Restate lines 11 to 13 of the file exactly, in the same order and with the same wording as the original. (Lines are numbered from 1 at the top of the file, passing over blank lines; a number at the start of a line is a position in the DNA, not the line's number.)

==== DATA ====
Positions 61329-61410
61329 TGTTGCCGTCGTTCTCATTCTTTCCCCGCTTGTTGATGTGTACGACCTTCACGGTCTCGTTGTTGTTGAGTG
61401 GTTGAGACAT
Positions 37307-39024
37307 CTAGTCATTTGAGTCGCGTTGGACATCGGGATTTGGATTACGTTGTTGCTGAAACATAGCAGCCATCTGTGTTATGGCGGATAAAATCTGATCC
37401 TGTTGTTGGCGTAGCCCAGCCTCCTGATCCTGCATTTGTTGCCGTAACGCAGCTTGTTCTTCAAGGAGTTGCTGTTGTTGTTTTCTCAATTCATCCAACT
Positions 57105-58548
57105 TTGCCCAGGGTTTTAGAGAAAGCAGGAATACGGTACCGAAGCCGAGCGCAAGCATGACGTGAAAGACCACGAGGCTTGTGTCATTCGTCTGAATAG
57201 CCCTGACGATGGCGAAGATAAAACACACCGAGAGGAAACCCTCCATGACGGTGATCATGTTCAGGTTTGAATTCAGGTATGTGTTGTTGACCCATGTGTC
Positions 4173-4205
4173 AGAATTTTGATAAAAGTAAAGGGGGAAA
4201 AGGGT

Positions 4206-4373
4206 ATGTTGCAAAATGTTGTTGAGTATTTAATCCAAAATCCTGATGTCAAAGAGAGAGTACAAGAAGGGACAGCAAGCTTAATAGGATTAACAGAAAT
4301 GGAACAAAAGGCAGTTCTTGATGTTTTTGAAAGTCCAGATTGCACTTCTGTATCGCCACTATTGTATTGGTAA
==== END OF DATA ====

4173 AGAATTTTGATAAAAGTAAAGGGGGAAA
4201 AGGGT

Positions 4206-4373